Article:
If you’re looking for a simple candy-bar phone deliberately designed for the elderly user, this is a fine choice. The backlit keys are large and even the T3 text messaging letters are large enough to prevent squinting. The phone can also speak each button press to reassure users should they choose. Battery performance, with a 1050mAh battery, is only average, but on the plus side there is a cradle-style dock to drop the phone into so it can take the place of a traditional landline. As traditional phone lines are being steadily retired – or might not make it to individual rooms in a retirement home – this might solve two issues in one fell swoop.(opens in new tab)
Here’s a non-smart phone pick that stretches at the price definition of the kind of phones we’re looking to highlight here. But you will find it online for around $70.
This was the follow-up to the Nokia 3310. Nokia was no doubt encouraged by the waves of nostalgic interest the retro phone received. The original Nokia 8110 became famous in part for its use in the first The Matrix movie, the phone Neo used to communicate with his handlers out in the “real" world.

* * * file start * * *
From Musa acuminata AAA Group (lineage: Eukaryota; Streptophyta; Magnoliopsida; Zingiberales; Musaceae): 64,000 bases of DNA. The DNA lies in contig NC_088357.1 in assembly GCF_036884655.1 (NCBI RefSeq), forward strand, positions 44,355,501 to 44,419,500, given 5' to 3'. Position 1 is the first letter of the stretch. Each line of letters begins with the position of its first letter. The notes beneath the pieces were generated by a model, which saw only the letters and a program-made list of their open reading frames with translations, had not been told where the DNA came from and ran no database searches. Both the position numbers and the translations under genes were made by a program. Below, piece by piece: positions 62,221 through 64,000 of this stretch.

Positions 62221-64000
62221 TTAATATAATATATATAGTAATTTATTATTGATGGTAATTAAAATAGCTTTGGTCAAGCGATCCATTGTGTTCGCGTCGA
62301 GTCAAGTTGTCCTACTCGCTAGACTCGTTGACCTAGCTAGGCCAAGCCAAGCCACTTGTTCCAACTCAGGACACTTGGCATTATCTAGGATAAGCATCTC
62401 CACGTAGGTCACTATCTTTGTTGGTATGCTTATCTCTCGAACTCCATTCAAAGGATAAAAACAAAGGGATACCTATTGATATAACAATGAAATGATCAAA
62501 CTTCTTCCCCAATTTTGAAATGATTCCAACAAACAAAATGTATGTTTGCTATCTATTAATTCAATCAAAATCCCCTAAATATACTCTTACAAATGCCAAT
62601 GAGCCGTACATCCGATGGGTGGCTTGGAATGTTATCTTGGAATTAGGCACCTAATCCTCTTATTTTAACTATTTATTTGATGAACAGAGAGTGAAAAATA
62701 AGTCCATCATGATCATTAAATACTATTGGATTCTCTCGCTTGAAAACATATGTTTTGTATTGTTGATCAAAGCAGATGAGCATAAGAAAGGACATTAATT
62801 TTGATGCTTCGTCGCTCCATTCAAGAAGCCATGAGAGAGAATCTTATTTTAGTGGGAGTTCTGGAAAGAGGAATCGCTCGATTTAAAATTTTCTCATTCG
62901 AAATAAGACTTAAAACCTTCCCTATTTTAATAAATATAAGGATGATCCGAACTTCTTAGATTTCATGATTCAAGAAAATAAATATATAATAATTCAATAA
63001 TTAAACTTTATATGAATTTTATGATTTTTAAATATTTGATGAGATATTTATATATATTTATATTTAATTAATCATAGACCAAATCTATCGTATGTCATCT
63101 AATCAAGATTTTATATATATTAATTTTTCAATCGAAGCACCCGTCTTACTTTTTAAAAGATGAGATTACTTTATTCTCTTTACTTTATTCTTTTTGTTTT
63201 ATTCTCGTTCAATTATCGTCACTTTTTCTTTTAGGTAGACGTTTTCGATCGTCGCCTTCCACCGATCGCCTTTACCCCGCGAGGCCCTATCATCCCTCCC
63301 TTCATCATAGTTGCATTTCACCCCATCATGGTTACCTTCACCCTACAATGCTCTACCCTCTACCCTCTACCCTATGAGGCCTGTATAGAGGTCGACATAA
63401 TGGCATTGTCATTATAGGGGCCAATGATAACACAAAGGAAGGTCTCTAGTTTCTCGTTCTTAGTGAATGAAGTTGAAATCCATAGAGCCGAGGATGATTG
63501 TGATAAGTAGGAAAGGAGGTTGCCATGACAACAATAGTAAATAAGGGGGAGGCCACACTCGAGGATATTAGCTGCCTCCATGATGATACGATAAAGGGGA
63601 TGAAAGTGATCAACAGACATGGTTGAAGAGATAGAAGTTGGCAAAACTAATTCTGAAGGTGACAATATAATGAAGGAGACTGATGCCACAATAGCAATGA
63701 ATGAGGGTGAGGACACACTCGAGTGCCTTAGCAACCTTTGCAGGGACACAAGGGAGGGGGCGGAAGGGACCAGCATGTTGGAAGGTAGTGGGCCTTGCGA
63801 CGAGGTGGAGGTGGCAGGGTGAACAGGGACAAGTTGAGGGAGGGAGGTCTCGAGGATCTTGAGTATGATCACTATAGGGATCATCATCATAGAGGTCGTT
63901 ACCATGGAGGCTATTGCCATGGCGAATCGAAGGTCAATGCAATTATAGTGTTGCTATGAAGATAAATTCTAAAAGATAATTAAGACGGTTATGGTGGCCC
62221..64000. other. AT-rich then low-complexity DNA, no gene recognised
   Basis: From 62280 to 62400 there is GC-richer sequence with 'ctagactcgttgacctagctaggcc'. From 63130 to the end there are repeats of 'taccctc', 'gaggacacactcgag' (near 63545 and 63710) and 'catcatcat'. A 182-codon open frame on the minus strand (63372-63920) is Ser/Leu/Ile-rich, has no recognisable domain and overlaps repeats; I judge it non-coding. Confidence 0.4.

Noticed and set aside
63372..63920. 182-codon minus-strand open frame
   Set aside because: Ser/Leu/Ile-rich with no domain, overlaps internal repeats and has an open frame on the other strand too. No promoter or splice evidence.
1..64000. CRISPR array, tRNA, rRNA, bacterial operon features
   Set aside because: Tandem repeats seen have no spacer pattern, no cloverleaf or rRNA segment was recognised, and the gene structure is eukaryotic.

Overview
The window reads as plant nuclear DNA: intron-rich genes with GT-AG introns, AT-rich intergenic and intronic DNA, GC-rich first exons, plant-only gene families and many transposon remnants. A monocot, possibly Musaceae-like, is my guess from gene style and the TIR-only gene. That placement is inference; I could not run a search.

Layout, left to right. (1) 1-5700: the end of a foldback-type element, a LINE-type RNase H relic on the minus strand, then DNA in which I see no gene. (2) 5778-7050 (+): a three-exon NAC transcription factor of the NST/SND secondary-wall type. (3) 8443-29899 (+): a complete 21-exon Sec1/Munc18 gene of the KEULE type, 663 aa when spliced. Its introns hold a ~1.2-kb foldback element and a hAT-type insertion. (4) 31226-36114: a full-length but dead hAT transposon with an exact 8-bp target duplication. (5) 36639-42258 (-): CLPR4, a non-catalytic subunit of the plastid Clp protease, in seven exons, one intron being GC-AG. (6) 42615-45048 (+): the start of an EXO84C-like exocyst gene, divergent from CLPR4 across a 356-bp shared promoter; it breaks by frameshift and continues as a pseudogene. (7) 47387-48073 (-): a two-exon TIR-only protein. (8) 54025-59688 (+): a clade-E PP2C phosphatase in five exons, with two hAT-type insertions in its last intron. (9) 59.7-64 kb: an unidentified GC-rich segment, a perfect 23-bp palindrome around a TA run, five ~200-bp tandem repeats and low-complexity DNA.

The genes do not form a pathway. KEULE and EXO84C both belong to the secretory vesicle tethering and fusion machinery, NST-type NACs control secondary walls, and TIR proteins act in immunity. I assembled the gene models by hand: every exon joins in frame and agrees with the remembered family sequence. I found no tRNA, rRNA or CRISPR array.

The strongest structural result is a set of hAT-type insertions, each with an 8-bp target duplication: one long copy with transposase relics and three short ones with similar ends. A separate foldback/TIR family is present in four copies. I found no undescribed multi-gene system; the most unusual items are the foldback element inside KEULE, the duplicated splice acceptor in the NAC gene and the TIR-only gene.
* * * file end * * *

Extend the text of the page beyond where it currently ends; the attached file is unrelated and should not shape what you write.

It was also known as the “banana phone” thanks to its curved shape, elongated when the call mic is flicked out. Nokia has leaned into this with the remake, selling a bright yellow version as well as the classic black.
But unlike the Nokia 3310, the Nokia 8110 is a different prospect to the original. The 1996 version was, at the time, a high-end executive phone. This is more a pastiche or ode to the past than a remake. It is nowhere near as well made, and we’d trust the Nokia 3310 to survive abuse more than the 8110, although the flick-out mechanism of the call mic does have some of the same satisfying executive stress toy appeal.
This is a 4G phone that ever-so-slightly blurs the border between feature phones and smart ones. It has GPS, Wi-Fi and Bluetooth 4.1, and baked-in email and Google Maps support. However, it uses KaiOS rather than Android. App support is still very, very limited and the apps you do get feel quite clumsy and slow, not helped by now unfamiliar button-based control. The Nokia 8110 can do more than the other Nokias in this round-up, though.